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MEA rejects U.S. report on state of religious freedom in India
‘A foreign govt. has no locus standi to pronounce on the rights of our citizens’
Foreign governments do not have the right to criticise India’s vibrant democracy and dedication to rule of law, said the Ministry of External Affairs (MEA) on Sunday, after the U.S. State Department’s annual report on religious freedom pointed out India’s failure to protect minority communities.
“We see no locus standi for a foreign government to pronounce on the state of our citizens’ constitutionally protected rights,” said MEA Spokesperson Raveesh Kumar.
The report sets the backdrop of the visit of Secretary of State Mike Pompeo that begins on June 25.
The Hindu reported earlier that the report was released by Mr. Pompeo himself, and he referred to the issue of religious freedom as a “deeply personal” priority.
The 2018 Report on International Religious Freedom referred to multiple instances of the government of Prime Minister Narendra Modi at the Centre and various State governments of the Bharatiya Janata Party having taken steps that hurt the Muslim community.
The official spokesperson, however, maintained that India was proud of its “secular credentials”, saying, “it is widely acknowledged that India is a vibrant democracy where the Constitution provides protection of religious freedom, and where democratic governance and rule of law further promote and protect the fundamental rights.” Apart from the murders and lynching by cow vigilante groups, the report pointed out that there were several attempts to undermine minority institutions and change the names of cities that reminded one of the pluralistic nature of India. In this regard, the report highlighted the change of the name of Allahabad to Prayagraj.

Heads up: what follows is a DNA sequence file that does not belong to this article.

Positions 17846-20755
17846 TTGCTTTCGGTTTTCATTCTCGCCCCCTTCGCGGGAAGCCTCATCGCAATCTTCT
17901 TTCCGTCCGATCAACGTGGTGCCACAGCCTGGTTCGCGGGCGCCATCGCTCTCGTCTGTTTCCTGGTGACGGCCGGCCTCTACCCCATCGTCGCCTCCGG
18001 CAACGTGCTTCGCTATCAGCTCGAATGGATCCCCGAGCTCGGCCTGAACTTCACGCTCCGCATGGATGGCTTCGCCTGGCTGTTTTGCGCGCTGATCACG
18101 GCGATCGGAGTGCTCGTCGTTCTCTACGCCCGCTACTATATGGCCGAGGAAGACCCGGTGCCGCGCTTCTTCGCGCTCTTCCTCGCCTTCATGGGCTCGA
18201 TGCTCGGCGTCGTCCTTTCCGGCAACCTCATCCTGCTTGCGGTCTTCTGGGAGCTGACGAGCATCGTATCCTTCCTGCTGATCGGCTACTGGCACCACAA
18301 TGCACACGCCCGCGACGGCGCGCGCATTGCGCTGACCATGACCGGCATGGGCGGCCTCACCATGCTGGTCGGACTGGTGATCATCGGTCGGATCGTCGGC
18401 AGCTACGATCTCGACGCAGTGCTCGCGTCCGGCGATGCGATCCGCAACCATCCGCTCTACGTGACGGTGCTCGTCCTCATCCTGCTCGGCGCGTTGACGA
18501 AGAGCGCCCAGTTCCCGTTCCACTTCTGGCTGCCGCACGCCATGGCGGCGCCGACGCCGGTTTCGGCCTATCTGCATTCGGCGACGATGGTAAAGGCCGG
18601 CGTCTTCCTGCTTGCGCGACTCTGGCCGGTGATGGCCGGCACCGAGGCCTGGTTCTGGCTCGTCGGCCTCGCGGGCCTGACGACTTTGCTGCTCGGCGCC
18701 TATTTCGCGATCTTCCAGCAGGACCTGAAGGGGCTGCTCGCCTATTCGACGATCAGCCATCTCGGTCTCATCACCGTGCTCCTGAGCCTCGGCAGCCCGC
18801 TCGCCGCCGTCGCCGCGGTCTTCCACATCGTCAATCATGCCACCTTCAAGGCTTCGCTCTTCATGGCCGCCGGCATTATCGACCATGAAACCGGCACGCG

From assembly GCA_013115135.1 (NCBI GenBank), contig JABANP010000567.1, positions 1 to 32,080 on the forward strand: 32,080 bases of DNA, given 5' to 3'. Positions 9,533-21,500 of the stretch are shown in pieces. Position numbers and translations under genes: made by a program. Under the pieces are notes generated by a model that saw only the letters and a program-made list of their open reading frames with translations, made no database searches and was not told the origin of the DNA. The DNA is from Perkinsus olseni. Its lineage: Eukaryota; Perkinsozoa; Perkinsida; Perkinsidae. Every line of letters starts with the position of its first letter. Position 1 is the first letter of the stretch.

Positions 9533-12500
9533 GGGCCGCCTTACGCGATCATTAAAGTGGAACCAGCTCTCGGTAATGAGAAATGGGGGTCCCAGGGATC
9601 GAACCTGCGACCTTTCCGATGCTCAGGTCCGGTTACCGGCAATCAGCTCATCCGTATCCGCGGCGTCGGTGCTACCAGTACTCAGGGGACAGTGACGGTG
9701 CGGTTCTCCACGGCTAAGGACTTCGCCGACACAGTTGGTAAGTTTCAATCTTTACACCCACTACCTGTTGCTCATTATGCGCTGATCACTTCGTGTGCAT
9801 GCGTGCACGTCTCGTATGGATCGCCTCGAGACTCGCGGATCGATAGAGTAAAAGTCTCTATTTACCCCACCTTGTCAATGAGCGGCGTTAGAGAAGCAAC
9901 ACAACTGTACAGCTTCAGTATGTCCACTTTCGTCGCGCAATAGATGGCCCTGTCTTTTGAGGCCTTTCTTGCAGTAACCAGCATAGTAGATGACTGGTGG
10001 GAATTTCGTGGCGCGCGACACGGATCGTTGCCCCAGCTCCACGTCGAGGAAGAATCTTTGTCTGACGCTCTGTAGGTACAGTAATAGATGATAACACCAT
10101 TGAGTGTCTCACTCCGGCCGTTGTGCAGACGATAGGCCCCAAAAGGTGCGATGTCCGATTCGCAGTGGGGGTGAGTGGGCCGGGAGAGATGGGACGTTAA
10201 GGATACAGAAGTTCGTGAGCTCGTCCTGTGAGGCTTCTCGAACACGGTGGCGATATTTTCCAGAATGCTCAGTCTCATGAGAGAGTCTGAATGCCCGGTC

The MEA did not answer if the report and its observations about India’s failure to uphold and protect minority rights would feature in talks with Mr. Pompeo during his visits here between June 25 and 27.
14 killed in Rajasthan’s Barmer as tent collapses on devotees
Sudden rain and squall led to short circuit; CM orders probe
Fourteen persons were killed and over 50 injured when a large tent collapsed on a crowd of devotees in a sudden rain and squall, which led to a short circuit followed by electric current in the iron structure, during a religious congregation in Jasol village of Rajasthan’s Barmer district on Sunday. The deceased included two women and a 15-year-old boy.
Trapped under tent
Most of the victims were electrocuted as they were trapped under the tent which was uprooted by strong winds in the afternoon.
Barmer Collector Himanshu Gupta said about 700 people had assembled for listening to ‘Ram Katha’ (Lord Ram’s story) at a local school ground, when the dust storm and downpour swept the venue.
The ‘Ram Katha’ was organised by the Mata Rani Bhatiyani Mandir Sansthan of Jasol, which had invited internationally acclaimed story-teller Muralidhar Maharaj to deliver his sermons.
Muralidhar Maharaj, who had started the Ram Katha on Saturday, warned the devotees of the tent falling on them in the middle of his talk and asked them to rush outside.
Mr. Gupta said 25 of those injured had been admitted to the Nahata Government Hospital in the nearby Balotra town and one person with burns was referred to Jodhpur. Doctors feared that the toll could increase as several injured persons were in a serious condition.